WASHINGTON — The Justice Department is asking a Texas federal court to issue a temporary restraining order or injunction against a new state law banning most abortions in Texas.
A Tuesday evening urgency motion states that a court might issue such an order in order to stop harm to the parties involved before fully ruling on the case’s claims.
According to the Associated Press, the case was assigned to U.S. District Judge Robert Pitman.
The Justice Department requested that the court invalidate the law last week.
SB8 is a law that prohibits abortion if medical professionals detect heart activity. This is typically six weeks before most women find out they are pregnant. Pregnancies that result from rape and incest are not exempted by the law.
In addition, the law encourages individuals to sue anyone who may have assisted in an illegal abortion — be it a doctor, an employee of a clinic who performs abortions, or a carpool worker who took a woman to the clinic. You drove. The defendant may be entitled to $10,000 if they win a successful lawsuit.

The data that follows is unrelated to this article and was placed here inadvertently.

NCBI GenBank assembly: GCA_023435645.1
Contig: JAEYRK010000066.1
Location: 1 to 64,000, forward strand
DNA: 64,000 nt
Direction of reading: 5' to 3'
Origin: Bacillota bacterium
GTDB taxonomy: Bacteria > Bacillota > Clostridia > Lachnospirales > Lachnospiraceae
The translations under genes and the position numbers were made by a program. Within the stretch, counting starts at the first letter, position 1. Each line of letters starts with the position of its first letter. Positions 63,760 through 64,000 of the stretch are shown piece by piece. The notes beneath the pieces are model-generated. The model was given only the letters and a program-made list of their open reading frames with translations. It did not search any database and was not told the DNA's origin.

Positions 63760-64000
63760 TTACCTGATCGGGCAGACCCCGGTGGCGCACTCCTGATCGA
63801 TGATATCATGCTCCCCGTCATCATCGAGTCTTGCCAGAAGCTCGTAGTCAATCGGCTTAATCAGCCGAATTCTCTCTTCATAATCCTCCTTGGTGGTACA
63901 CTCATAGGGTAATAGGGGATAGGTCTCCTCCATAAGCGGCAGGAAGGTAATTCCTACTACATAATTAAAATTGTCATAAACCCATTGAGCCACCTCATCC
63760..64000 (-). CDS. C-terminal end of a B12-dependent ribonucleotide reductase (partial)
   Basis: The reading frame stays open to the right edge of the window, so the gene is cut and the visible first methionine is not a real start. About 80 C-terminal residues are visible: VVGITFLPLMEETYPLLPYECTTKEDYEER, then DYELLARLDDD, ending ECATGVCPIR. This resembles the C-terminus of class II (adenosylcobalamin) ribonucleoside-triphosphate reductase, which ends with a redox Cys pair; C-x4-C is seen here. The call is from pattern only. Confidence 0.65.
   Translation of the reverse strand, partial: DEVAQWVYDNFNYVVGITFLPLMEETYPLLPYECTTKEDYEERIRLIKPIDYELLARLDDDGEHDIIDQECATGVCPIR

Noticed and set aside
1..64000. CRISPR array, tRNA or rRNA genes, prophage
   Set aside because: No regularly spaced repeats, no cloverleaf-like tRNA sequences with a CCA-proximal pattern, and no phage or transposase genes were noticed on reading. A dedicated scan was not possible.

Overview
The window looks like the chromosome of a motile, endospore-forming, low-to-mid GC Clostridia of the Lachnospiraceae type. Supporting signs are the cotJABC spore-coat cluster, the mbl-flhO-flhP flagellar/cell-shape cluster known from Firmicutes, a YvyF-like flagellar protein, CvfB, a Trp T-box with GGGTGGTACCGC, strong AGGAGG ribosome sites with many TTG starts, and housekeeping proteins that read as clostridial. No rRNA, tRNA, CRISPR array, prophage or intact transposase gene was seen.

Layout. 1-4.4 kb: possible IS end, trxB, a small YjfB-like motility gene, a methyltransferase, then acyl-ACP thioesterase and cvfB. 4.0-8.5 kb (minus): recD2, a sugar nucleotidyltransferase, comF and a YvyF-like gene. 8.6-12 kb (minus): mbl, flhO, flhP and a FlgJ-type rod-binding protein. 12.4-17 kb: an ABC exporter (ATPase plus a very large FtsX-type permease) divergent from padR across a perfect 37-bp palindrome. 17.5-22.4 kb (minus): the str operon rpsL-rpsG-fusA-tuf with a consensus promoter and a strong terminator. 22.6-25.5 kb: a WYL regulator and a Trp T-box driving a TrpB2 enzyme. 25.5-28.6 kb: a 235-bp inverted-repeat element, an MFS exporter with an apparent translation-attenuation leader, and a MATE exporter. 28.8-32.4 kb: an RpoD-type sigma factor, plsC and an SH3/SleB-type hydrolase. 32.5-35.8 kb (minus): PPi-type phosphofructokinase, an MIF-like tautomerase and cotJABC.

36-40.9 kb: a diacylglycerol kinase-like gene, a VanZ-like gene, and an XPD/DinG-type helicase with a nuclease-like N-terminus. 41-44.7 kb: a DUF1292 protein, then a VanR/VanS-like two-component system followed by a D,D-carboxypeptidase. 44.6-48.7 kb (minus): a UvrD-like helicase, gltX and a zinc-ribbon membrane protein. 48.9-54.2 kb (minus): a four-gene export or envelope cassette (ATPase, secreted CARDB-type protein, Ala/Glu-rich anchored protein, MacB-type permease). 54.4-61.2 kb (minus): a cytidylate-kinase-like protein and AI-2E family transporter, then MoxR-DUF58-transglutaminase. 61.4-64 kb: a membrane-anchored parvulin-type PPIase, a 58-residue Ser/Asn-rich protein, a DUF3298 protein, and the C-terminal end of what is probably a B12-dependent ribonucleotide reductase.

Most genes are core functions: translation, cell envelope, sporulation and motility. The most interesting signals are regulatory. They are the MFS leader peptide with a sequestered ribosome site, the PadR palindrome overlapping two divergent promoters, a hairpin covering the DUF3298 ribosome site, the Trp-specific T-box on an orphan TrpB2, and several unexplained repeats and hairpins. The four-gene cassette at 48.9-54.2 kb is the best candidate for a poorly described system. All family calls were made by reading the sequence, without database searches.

The law went into effect on September 1. Later that day, the Supreme Court ruled in a 5-4 decision — with Chief Justice John Roberts and the court’s three Liberal judges in dissent — that the law could go into effect while the appeals courts overturned legality.
President Joe Biden denounced the Supreme Court decision and promised a “whole government response” to fight the law.